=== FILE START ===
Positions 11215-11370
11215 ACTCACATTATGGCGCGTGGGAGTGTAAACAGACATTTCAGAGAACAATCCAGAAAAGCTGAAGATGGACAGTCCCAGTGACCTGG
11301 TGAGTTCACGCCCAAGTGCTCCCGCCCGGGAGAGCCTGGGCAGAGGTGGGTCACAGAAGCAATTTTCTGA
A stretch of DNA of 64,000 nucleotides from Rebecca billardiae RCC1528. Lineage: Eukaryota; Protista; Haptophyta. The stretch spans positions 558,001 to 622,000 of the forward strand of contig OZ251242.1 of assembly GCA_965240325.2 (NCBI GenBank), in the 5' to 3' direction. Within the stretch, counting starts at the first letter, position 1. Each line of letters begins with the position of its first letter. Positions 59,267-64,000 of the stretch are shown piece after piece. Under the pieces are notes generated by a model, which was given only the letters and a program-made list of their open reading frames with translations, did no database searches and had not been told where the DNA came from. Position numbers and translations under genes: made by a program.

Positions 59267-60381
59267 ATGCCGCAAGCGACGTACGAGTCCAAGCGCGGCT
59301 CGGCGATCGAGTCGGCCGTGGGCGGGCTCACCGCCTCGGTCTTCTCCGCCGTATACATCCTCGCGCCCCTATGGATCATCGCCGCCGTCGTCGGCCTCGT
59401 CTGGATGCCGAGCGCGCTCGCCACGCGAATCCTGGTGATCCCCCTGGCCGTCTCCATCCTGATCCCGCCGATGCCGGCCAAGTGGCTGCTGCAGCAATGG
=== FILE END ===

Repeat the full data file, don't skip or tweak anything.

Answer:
Positions 11215-11370
11215 ACTCACATTATGGCGCGTGGGAGTGTAAACAGACATTTCAGAGAACAATCCAGAAAAGCTGAAGATGGACAGTCCCAGTGACCTGG
11301 TGAGTTCACGCCCAAGTGCTCCCGCCCGGGAGAGCCTGGGCAGAGGTGGGTCACAGAAGCAATTTTCTGA
A stretch of DNA of 64,000 nucleotides from Rebecca billardiae RCC1528. Lineage: Eukaryota; Protista; Haptophyta. The stretch spans positions 558,001 to 622,000 of the forward strand of contig OZ251242.1 of assembly GCA_965240325.2 (NCBI GenBank), in the 5' to 3' direction. Within the stretch, counting starts at the first letter, position 1. Each line of letters begins with the position of its first letter. Positions 59,267-64,000 of the stretch are shown piece after piece. Under the pieces are notes generated by a model, which was given only the letters and a program-made list of their open reading frames with translations, did no database searches and had not been told where the DNA came from. Position numbers and translations under genes: made by a program.

Positions 59267-60381
59267 ATGCCGCAAGCGACGTACGAGTCCAAGCGCGGCT
59301 CGGCGATCGAGTCGGCCGTGGGCGGGCTCACCGCCTCGGTCTTCTCCGCCGTATACATCCTCGCGCCCCTATGGATCATCGCCGCCGTCGTCGGCCTCGT
59401 CTGGATGCCGAGCGCGCTCGCCACGCGAATCCTGGTGATCCCCCTGGCCGTCTCCATCCTGATCCCGCCGATGCCGGCCAAGTGGCTGCTGCAGCAATGG